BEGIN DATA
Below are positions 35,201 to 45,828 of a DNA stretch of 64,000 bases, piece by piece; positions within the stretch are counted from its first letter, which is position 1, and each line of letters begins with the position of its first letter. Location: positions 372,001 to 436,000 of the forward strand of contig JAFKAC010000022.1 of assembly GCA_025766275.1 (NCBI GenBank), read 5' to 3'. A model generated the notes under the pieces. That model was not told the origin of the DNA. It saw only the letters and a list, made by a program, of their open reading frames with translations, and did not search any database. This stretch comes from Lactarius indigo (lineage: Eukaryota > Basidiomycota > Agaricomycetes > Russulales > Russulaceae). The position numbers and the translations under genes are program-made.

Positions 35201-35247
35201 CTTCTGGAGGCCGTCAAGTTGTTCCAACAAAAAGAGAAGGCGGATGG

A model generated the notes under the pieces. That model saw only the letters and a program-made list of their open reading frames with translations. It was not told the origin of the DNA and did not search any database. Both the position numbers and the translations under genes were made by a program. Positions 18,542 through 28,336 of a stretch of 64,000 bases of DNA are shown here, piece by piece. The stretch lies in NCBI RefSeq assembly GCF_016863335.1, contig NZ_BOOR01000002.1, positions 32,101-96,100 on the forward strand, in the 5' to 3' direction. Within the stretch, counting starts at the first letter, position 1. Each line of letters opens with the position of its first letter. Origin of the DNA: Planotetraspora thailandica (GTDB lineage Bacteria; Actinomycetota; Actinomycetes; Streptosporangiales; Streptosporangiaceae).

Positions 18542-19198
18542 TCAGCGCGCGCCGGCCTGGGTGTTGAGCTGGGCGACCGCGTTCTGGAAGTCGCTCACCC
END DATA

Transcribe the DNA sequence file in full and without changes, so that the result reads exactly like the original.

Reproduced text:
Below are positions 35,201 to 45,828 of a DNA stretch of 64,000 bases, piece by piece; positions within the stretch are counted from its first letter, which is position 1, and each line of letters begins with the position of its first letter. Location: positions 372,001 to 436,000 of the forward strand of contig JAFKAC010000022.1 of assembly GCA_025766275.1 (NCBI GenBank), read 5' to 3'. A model generated the notes under the pieces. That model was not told the origin of the DNA. It saw only the letters and a list, made by a program, of their open reading frames with translations, and did not search any database. This stretch comes from Lactarius indigo (lineage: Eukaryota > Basidiomycota > Agaricomycetes > Russulales > Russulaceae). The position numbers and the translations under genes are program-made.

Positions 35201-35247
35201 CTTCTGGAGGCCGTCAAGTTGTTCCAACAAAAAGAGAAGGCGGATGG

A model generated the notes under the pieces. That model saw only the letters and a program-made list of their open reading frames with translations. It was not told the origin of the DNA and did not search any database. Both the position numbers and the translations under genes were made by a program. Positions 18,542 through 28,336 of a stretch of 64,000 bases of DNA are shown here, piece by piece. The stretch lies in NCBI RefSeq assembly GCF_016863335.1, contig NZ_BOOR01000002.1, positions 32,101-96,100 on the forward strand, in the 5' to 3' direction. Within the stretch, counting starts at the first letter, position 1. Each line of letters opens with the position of its first letter. Origin of the DNA: Planotetraspora thailandica (GTDB lineage Bacteria; Actinomycetota; Actinomycetes; Streptosporangiales; Streptosporangiaceae).

Positions 18542-19198
18542 TCAGCGCGCGCCGGCCTGGGTGTTGAGCTGGGCGACCGCGTTCTGGAAGTCGCTCACCC